So, rust is slow to compile (see https://vfoley.xyz/rust-compile-speed-tips/ for some background) and I thought it’d be interesting to see if disk i/o made a big difference on a moderate project. Would writing to a RAM disk speed things up?
Quick answer – nope. Not at all.
The approach was to run this clean build and time it;
rm -rf target/* && time cargo build
For the disk runs, nothing clever – just as normal, with
target as standard directory on the SSD.
For the ram disk runs, I wrote a little script to prepare a ram disk – see this gist – and created a 6Gb ram disk to serve as the
target dir like so;
cd "$HOME/src/my-rust-project/workspaces" mv target target.disk create-ram-disk 6 "$HOME/src/my-rust-project/workspaces/target"
The summary – it’s no different. At all.
# Results DISK1: real 2m28.139s | user 22m20.473s | sys 1m49.867s DISK2: real 2m35.500s | user 23m7.738s | sys 1m55.345s RAM1: real 2m37.218s | user 22m43.319s | sys 1m53.874s RAM2: real 2m27.837s | user 22m58.143s | sys 1m56.239s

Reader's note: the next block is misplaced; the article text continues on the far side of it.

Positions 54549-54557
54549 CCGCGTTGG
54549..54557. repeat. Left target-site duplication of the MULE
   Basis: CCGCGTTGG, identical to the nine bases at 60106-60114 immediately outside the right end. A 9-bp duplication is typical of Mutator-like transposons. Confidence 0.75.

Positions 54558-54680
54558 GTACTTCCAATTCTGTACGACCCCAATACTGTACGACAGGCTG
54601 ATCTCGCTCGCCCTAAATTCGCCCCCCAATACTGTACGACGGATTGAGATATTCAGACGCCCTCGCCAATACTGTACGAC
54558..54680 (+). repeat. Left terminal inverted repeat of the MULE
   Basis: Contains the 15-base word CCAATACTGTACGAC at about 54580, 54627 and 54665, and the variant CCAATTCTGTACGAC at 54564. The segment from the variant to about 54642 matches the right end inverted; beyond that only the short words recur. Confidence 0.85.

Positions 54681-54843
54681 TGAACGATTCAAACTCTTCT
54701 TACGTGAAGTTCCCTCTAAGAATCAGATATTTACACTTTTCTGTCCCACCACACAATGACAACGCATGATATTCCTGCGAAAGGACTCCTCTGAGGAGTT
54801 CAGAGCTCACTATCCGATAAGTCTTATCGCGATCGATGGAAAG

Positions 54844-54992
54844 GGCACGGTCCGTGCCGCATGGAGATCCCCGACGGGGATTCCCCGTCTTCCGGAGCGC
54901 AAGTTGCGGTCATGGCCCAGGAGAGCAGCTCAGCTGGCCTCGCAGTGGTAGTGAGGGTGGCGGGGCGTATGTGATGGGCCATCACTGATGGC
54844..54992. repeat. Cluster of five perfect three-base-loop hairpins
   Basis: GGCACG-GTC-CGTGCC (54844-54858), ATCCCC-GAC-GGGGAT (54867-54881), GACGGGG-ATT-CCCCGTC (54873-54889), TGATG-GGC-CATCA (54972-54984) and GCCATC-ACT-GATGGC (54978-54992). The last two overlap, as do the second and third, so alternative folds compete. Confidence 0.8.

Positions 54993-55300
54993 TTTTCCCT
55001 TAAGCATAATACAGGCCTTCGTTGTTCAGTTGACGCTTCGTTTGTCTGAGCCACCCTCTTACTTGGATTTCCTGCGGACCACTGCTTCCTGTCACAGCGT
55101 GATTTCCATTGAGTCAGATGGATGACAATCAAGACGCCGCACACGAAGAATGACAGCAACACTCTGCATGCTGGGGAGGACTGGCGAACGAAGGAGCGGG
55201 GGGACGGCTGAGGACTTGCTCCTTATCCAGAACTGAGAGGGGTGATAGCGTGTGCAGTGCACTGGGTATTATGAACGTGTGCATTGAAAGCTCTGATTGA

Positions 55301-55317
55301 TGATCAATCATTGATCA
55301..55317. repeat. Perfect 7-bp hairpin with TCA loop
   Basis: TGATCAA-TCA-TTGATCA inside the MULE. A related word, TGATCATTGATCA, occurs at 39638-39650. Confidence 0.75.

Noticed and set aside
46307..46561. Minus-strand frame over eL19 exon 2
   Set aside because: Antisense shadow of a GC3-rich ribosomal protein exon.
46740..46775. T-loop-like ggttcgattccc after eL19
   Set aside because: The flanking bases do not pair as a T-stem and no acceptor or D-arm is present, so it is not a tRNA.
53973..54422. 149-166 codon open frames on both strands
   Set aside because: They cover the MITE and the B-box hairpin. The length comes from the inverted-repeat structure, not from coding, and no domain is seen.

Well, maybe that saves you an afternoon of mucking about, or gives you enough info to waste some of your own time 🙂
Could filesystem cache be making these results similar? Maybe if none of the source was in the cache, the disk version would go slower?
In other languages I’ve used, particularly C#, the compiler copied loads of interim files. For example, a typical situation was to have a C# solution with, say 25 projects. Each project would reference other projects – a `common` project linked to a `datalayer` project which linked to a `service` project which linked to a `webapp` project, say. Whenever you compiled something, it would take a copy of all the dependent projects – so you’d build `common`, and then when you build `datalayer`, it’d copy `common.dll` into`datalayer/bin`. Then when you compile `service` it’d copy both `datalayer.dll` and `common.dll` into `service/bin` … and so on. More than half of ‘compile’ time was actually disk i/o.
It got to the point on that project where my boss and I realised we’d save around £50,000 developer time a year by buying devs SSDs rather than spinning rust. So, that project left a scar! And I guess I was hoping something similar would happen here. But, it seems like either there is that much less i/o going on here due to a better compiler design, or the SDD and whatever disk/fs caching is occuring is essentially negating any issues in the compiler.
I would have hoped for a _bit_ of speedup!
The £50,000 was on a team less than ten devs, IIRC. Taking compile times from 20m to 5m, say, where developers compile tens of times a day, basically gives you your day back. Rust’s incremental compiler is much better for devs, though, in many cases.